Electric disc rotor motors which have been manufactured for many years by various firms, such as Brown, Boveri and Cie. AG and Infranor, have a small amount of inertia of the rotor and may therefore be braked more rapidly than other conventional D.C. motors. As a result of extensive testing it has been unexpectedly found that a disc rotor motor, if associated with a shaft blocking device, may be used to operate even high-output dosing apparatuses which have no clutches or mechanical brakes.
FIG. 1 is a schematic elevational view of a dosing apparatus incorporating a preferred embodiment of the invention.
FIG. 2 is an elevational view of a permanent shaft coupling forming part of the same embodiment.
FIG. 3 is an elevational view of the structure shown in FIG. 2, taken in a direction perpendicular to that of FIG. 2.
FIG. 4 is a schematic wiring diagram of the electrical control system.
Turning now to FIG. 1, there is schematically shown a dosing apparatus which has a housing 1 having an inlet hopper 2 for the bulk goods to be dosed. The hopper 2 leads to a feed funnel 3 which, in the downward direction, continues in an outlet pipe 4 which, in turn, accommodates the lower part of a dosing auger 5; the upper part thereof is situated in the zone of the feed funnel 3. The vertically disposed shaft 6 of the auger 5 is coupled, by means of a permanent coupling 7, with the axially aligned shaft 8 of a disc rotor motor 9 i.e. an Axem Motor type M23 of manufactured by Brown, Boveri and Cie AG.
With the shaft 6 there is associated a pulse generating device 10, 11 which emits electric signals as a function of the rotation of the shaft 6. The pulse generating device 10, 11 has a disc 10 which is mounted on the vertical shaft 6 of the auger 5 and which may be made of a magnetizable material and provided with peripheral teeth. The device 10, 11 further comprises a signal generator 11 which cooperates with the disc 10. Thus, each time a tooth of the disc 10 moves past the signal generator 11, the latter emits a pulse which is applied through a conductor 12 to an input of an electric control device 13. It is to be understood that the pulse-generating device 10, 11 need not be of the inductive type. A motor 18 which is connected with the control device 13 by a conductor 19, drives a stirring device 14 by means of a belt 17 trained about belt pulleys 15 and 16, affixed to the respective shafts of the stirring device 14 and the motor 18. The stirring device 14 is arranged coaxially with the shaft 6. An output of the control device 13 is connected by a conductor 20 with the disc rotor motor 9.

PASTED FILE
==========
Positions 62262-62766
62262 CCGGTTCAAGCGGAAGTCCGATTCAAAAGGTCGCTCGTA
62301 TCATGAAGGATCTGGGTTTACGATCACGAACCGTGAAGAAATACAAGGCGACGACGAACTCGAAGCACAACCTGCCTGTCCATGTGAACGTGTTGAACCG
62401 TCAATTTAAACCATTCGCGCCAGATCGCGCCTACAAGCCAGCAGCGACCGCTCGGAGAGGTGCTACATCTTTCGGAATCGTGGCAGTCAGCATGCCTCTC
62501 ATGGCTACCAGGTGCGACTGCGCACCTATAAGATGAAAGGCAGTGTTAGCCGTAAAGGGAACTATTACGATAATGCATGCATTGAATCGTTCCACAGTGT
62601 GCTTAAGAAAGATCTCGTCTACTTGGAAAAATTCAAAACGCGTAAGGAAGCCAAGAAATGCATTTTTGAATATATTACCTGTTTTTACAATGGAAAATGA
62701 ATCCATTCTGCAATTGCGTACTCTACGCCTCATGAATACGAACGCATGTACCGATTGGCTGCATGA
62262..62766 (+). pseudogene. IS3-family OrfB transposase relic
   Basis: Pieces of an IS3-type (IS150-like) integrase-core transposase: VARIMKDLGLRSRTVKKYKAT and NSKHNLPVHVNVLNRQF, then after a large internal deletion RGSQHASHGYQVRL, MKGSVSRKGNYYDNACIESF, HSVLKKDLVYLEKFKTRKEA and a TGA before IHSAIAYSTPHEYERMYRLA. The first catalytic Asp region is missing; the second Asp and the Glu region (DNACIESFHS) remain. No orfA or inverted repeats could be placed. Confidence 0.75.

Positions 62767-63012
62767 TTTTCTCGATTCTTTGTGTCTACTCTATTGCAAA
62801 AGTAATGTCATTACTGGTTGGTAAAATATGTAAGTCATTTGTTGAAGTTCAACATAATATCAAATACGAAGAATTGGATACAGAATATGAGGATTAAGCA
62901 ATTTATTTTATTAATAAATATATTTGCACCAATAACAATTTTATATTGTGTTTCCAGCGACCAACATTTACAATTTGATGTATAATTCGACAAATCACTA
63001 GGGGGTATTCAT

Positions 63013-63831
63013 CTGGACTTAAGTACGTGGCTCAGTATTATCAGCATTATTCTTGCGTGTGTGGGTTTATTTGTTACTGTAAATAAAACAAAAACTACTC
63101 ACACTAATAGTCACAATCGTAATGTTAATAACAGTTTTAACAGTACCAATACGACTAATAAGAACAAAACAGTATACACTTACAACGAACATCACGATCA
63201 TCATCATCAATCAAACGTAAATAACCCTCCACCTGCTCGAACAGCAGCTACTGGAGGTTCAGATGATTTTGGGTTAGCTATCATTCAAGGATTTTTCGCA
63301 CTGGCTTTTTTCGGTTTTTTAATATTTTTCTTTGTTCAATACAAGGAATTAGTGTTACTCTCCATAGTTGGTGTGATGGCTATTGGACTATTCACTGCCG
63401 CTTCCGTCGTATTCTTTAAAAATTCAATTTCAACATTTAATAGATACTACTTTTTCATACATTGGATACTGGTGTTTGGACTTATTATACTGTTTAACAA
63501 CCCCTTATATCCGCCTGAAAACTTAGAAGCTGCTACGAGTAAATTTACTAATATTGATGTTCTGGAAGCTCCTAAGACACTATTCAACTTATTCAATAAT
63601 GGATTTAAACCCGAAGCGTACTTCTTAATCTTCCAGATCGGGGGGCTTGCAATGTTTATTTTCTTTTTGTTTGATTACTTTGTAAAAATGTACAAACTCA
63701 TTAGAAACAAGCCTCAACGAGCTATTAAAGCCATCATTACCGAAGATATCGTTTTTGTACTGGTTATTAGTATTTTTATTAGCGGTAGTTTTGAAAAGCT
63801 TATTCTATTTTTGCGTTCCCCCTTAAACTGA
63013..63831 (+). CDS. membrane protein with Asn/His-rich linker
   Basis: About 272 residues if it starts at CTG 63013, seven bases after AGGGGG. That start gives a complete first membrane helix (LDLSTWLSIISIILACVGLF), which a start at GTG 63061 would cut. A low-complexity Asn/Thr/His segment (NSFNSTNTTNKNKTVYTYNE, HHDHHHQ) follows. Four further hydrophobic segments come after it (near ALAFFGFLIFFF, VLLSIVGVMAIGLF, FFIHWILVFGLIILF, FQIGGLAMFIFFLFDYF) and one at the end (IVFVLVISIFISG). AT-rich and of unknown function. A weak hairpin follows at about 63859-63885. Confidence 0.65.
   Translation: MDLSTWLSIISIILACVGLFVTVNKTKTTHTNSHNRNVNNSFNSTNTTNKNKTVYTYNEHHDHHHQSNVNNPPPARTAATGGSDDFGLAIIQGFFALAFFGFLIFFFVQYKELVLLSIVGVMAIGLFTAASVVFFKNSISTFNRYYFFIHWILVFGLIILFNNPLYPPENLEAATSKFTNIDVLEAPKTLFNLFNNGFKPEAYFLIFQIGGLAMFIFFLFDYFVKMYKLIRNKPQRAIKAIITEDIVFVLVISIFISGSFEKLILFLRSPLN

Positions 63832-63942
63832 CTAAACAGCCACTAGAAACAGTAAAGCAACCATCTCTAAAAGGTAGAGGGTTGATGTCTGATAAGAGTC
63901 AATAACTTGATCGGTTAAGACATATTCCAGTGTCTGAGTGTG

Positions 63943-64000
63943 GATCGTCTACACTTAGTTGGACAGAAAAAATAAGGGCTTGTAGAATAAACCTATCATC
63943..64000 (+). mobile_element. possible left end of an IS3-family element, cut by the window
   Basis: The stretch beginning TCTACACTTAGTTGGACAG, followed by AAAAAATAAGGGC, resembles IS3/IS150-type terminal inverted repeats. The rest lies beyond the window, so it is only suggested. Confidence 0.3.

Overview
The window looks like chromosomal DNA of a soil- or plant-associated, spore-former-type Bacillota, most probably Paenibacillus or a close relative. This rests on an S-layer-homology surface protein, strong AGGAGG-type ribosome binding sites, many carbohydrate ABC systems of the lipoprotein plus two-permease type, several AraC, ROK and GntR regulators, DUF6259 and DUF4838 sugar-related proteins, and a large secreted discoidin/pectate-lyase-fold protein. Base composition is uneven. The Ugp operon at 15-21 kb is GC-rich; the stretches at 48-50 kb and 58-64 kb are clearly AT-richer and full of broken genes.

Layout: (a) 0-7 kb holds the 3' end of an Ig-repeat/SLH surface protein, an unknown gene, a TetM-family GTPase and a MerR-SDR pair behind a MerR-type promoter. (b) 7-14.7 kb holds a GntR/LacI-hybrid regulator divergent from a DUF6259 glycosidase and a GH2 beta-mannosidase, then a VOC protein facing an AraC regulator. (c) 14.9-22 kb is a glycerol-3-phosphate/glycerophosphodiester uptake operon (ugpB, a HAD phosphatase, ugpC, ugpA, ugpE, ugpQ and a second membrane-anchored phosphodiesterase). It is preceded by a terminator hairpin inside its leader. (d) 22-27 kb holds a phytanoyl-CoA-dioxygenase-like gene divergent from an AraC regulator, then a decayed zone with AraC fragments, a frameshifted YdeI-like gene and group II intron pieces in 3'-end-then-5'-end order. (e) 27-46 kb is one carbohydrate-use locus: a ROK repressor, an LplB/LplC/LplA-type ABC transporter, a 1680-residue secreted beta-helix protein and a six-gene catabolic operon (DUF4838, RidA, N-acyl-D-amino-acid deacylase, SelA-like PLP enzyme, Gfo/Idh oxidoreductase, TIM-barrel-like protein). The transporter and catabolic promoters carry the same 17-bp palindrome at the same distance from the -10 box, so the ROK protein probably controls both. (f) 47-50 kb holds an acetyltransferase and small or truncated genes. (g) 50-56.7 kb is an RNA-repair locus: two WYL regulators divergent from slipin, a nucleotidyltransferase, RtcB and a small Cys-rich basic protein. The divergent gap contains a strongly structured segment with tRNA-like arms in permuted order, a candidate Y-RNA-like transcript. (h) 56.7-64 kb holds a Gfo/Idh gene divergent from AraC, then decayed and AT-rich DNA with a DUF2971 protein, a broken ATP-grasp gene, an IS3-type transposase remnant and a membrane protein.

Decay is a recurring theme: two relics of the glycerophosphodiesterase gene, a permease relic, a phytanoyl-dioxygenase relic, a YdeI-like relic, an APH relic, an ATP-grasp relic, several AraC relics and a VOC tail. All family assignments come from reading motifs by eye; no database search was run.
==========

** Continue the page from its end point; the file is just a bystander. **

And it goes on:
The shaft 6 is associated with a blocking device controlled by the control device 13. In particular, the blocking device comprises an electromagnet 22 connected with a further output of the control device 13 by a conductor 21. The armature of the electromagnet 22 serves for actuating a lever 24, pivotally supported at 23. The lever 24 carries a powerful permanent magnet 25 which is arranged adjacent an iron sleeve 26 secured to the shaft 6. When the electromagnet 22 is energized, its armature causes the lever 24 to pivot counterclockwise (as viewed in FIG. 1), whereupon the permanent magnet 25 engages the sleeve 26 and by friction blocks (immobilizes) the shaft 6 which, during this occurrence, has already been at least approximately brought to a standstill. In the blocking device 22-26 the components 25 and 26 may be replaced by a tooth and a gear, respectively, to thus constitute a ratchet wheel assembly where blockage is effected by engagement of the tooth (pawl) between the teeth of the gear (ratchet wheel). Further, the blocking device 22-26 may, in the alternative, be arranged in the disc rotor motor 9 to thus block the shaft 6 with the intermediary of the shaft 8 and the coupling 7.
Underneath the outlet pipe 4 there is arranged a table 27 on which the receptacles 28 (boxes or bags) to be filled are brought in succession into the filling position by means of a conveyor system, not shown. A sensor device 29 applies a signal (starting pulse) to an input of the control device 13 through a conductor 30 to indicate that a receptacle 28 has arrived in the filling position. The sensor device 29 may be of the electromechanical type as schematically shown; it will be understood that it may be of any other conventional structure (such as a photocell device).
The permanent coupling 7 may be, for example, a screw coupling. Preferably, however, the latter has, as shown in FIGS. 2 and 3, a coupling member 31 which is provided at the top and at the bottom with two grooves 32 and 33, respectively, arranged perpendicularly to one another. Into these grooves extend respective pins 34 and 35 which are provided, respectively, at the lower end of the shaft 8 and the upper end of the shaft 6. The coupling is thus torque transmitting but has an axial play 36 which facilitates assembly.